Young capitalist completely torches prof's attempt to link capitalism to slavery
- A Princeton University professor recently argued in a New York Times op-ed that capitalism was born out of slavery.
- But Morgan Zegers, founder of Young Americans Against Socialism, turned that argument on its face during an interview with Campus Reform.
A Princeton University professor wrote an op-ed in The New York Times Magazine attempting to liken capitalism to slavery.
Matthew Desmond, a sociology professor at Princeton, argued in The Times that the “birthplace” of American capitalism came out of slavery, writing, “But recently, historians have pointed persuasively to the gnatty fields of Georgia and Alabama, to the cotton houses and slave auction blocks, as the birthplace of America’s low-road approach to capitalism."
The professor attempts to paint America’s capitalistic system as unfair and uses the example of convicted felon Martin Shkreli to do so.
To one end, the professor even quotes historians saying “American slavery is necessarily imprinted on the DNA of American capitalism,” to support his argument that slavery is connected to capitalism.
Specifically, Desmond writes about how slaves “picked in long rows” while “overseers peered down from horses.”
The professor notes that cotton was “among the world’s most widely traded commodities,” and slaves were used to pick the cotton, which would, in turn, “make a killing” for the slave owners.
“This is a capitalist society,” Desmond writes. “It’s a fatalistic mantra that seems to get repeated to anyone who questions why America can’t be more fair or equal.”
The piece is part of a new project by the NYT Magazine called “The 1619 Project,” where stories are published as an attempt to “reframe the country’s history, understanding 1619 as our true founding, and placing the consequences of slavery and the contributions of black Americans at the very center of the story we tell ourselves about who we are.”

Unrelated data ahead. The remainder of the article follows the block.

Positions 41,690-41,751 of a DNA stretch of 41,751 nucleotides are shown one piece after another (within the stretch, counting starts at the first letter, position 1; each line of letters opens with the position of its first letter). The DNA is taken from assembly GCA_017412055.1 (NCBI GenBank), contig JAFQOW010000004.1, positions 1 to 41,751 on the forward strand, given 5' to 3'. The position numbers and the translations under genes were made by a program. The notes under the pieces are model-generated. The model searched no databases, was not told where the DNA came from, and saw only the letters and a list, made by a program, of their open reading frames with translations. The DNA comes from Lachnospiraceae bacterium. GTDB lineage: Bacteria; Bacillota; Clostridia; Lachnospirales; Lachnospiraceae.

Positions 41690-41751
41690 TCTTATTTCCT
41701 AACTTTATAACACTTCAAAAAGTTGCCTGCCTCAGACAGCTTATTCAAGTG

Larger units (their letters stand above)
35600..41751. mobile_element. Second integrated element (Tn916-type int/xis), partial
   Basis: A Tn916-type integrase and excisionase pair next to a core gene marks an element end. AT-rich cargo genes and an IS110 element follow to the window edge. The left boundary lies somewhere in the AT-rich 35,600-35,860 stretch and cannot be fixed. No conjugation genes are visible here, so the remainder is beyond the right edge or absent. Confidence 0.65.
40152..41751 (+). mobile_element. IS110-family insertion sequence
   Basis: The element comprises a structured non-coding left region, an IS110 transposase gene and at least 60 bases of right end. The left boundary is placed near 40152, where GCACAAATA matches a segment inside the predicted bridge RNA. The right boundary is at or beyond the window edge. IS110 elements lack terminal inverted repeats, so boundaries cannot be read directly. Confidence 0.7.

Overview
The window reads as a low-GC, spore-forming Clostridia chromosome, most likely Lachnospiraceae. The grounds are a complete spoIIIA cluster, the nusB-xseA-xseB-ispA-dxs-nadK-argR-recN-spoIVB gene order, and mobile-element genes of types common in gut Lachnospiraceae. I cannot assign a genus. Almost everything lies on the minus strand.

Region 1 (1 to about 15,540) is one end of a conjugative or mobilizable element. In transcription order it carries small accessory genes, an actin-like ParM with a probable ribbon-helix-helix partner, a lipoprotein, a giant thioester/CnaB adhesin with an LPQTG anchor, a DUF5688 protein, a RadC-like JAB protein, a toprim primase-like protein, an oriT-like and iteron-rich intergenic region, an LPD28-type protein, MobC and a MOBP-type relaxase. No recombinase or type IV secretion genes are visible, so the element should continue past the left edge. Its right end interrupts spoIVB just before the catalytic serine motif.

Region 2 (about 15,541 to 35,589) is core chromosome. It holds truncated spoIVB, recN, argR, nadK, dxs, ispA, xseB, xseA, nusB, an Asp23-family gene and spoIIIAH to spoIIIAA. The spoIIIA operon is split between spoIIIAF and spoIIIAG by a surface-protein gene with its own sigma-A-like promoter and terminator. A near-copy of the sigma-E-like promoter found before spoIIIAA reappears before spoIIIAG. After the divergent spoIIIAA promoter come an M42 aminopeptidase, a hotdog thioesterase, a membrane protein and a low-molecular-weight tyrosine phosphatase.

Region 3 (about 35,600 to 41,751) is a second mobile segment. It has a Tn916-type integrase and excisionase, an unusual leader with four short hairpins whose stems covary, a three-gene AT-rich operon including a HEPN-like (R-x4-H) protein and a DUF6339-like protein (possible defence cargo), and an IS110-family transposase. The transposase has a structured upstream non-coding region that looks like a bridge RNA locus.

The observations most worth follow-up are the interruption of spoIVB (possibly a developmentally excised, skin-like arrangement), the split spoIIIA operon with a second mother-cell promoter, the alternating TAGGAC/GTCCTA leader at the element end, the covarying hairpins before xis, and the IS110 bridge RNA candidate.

Morgan Zegers, founder of Young Americans Against Socialism, told Campus Reform that Desmond didn’t make a fair statement by linking the roots of capitalism to slavery.
“Mr. Desmond's agenda here is clear: to deride capitalism at any cost, even to his own journalistic integrity,” Zegers said.
She argued that slavery is actually the exact opposite of what capitalism is, and in fact, more closely aligns with socialism.
“Slavery, by definition, is forced, unpaid labor: that means slavery is free labor. The defining principle of capitalism is that everything has value, nothing is free. This principle applies to labor,” Zegers said. “The defining principle of socialism is that things can be made 'free,' and this includes labor. The modern slave is the serf in the socialist nations, in a North Korean mine or on a Venezuelan farm, be it in China or Cuba: these citizens made into subjects in socialist and communist societies are the least free human beings in the modern day: the modern slave.”
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